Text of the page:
# Get It Right and Get It Fast! Building Automaticity to Strengthen Mathematical Proficiency

By Bratina, Tuiren A.; Krudwig, Kathryn M. | Focus on Learning Problems in Mathematics, Summer 2003 | Go to article overview

# Get It Right and Get It Fast! Building Automaticity to Strengthen Mathematical Proficiency

Bratina, Tuiren A., Krudwig, Kathryn M., Focus on Learning Problems in Mathematics

Introduction

The important role mathematical fluency, or automaticity, plays in daily life is perhaps best appreciated when the fluency is absent. Have you ever spent time in a checkout line as the shopper in front of you slowly counted out the correct payment for groceries? In the classroom, have you ever felt concern during a lesson as the momentum ground to a halt, while students looked up facts and formulas they should have memorized? Incidents like these remind teachers that comprehension is necessary but insufficient for mathematical proficiency. Automaticity, the ability to perform a skill fluently with minimal conscious effort, is also necessary (Bloom, 1986; Schneider & Shiffrin, 1977). According to Hasselbring, Goin, and Bransford (1988), "[t]he ability to succeed in higher-order skills appears to be directly related to the efficiency at which lower-order processes are executed" (p. 1).

The purposes of this article are to: (a) discuss a rationale for moving beyond mathematical accuracy to automaticity, (b) offer a model illustrating the fluid relationship between comprehension and fluency training in the promotion of mathematical proficiency, and (c) provide recommendations for increasing mathematical automaticity. The prominent role that mathematical proficiency plays in today's global, information-driven economy supports the need for addressing this issue. Efficiency reduces the costs of achieving results in terms of both time and effort. The development of automaticity enables standard mathematical processes, such as facts about families of functions and formulas, to become useful tools for facilitating higher-order thinking. Underlying our discussion of automaticity is the assumption that teachers interested in building their students' mathematical fluency have first taught and confirmed students' comprehension of the material.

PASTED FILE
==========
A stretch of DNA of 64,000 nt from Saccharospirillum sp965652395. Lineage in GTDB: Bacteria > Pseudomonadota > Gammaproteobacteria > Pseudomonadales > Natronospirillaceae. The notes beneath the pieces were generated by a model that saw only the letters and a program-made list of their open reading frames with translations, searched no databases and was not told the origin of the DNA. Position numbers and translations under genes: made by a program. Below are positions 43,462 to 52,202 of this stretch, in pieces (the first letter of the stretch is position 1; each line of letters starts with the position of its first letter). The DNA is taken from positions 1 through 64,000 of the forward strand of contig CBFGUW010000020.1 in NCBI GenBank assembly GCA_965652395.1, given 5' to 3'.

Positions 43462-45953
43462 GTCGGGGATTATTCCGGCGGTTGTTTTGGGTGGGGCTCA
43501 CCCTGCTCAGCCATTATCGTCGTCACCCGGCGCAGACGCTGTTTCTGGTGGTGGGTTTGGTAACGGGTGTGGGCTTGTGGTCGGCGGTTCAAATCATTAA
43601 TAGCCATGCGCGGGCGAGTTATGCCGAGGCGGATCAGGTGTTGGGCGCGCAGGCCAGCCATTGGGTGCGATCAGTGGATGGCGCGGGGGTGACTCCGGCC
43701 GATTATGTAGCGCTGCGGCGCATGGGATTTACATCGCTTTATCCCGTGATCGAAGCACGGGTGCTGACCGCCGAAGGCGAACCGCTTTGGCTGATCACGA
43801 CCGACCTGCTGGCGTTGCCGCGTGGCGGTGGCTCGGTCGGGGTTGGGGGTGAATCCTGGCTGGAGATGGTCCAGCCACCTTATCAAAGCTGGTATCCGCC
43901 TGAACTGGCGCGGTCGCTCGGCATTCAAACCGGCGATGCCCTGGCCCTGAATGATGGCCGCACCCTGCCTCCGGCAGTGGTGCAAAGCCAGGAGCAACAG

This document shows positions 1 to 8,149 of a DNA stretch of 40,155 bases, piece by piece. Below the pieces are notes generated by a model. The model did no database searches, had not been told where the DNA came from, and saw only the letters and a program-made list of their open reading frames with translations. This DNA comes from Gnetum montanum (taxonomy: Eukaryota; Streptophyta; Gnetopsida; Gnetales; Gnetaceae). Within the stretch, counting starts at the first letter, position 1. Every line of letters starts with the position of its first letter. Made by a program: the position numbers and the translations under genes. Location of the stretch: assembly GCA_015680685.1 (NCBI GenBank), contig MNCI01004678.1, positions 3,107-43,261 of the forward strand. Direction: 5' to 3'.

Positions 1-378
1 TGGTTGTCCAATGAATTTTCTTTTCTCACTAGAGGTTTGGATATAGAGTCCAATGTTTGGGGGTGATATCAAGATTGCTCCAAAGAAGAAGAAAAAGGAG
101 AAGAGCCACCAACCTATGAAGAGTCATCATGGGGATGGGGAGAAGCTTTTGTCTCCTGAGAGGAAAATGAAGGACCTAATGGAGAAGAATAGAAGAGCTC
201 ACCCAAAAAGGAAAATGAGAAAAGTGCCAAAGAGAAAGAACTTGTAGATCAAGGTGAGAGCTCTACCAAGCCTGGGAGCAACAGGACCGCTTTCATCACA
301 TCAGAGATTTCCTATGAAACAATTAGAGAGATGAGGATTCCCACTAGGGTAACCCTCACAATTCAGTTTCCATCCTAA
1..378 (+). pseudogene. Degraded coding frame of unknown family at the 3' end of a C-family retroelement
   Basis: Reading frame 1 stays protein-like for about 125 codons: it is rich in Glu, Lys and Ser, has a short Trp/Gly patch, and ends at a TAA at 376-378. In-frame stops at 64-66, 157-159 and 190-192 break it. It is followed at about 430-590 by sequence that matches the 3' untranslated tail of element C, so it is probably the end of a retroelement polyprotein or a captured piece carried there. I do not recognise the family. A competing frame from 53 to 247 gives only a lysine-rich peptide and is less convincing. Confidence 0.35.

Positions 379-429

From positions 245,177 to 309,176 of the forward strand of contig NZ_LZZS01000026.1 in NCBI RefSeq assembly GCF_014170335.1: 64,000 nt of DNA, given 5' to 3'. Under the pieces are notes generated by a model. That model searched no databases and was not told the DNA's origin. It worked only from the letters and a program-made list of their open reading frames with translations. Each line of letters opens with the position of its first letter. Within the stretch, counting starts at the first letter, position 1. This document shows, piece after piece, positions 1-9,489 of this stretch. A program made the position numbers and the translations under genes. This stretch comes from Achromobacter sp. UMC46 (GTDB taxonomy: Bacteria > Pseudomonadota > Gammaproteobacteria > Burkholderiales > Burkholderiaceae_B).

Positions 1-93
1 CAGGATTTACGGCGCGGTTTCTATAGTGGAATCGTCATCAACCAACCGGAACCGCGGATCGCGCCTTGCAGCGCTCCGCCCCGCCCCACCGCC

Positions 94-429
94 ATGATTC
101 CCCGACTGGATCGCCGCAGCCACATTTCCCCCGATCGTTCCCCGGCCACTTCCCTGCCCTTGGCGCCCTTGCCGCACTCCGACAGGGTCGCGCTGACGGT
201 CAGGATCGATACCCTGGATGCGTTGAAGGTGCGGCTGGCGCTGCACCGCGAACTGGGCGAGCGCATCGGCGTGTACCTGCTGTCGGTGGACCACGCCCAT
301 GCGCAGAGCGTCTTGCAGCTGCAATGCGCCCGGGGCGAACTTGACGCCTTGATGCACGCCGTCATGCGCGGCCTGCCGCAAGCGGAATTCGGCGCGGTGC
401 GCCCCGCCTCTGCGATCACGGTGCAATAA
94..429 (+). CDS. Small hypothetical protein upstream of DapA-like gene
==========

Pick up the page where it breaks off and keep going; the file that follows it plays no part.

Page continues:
The Problem

Based on our experiences and discussions with students in middle and secondary school settings, many students are developing mathematical skills without concurrent development of automaticity. Teachers commonly relate that students do not know basic mathematical operations. Many educators discuss this problem when talking about elementary school students. We also observed similar deficiencies with older students. One high school teacher reported that her students do not know the basic arithmetic facts. A precalculus teacher said her students do not know how to graph the basic families of functions. Calculus students could not give the formulas for the derivatives of trigonometric functions without consulting a reference sheet.

Perhaps the availability of formula sheets and calculators in the classroom contributes to the lack of automatic recall by students. We observed students in higher-level high school mathematics classes (algebra and precalculus) using calculators to multiply single-digit numbers. There were even calculus students using graphing calculators to graph the function y = [x.sup.2].

Rationale for Building Automaticity

Comprehension

Although there is no universal agreement about the use of the term comprehension, we are using it to include the understanding of mathematical concepts, rules, principles, and generalizations. Comprehension is essential for the development of proficiency in mathematics (National Research Council, 2001) and should be developed along with fluency "in a coordinated, interactive fashion" (p. 11). There are various ways to teach students to understand and develop comprehension. According to Piaget (1977), logical thinking develops systematically through stages. During the concrete operational stage, typical from ages seven to eleven, students can think logically with the help of concrete materials. For instance, working with pie-shaped manipulatives can help students understand that one-fifth is equal to two-tenths. …

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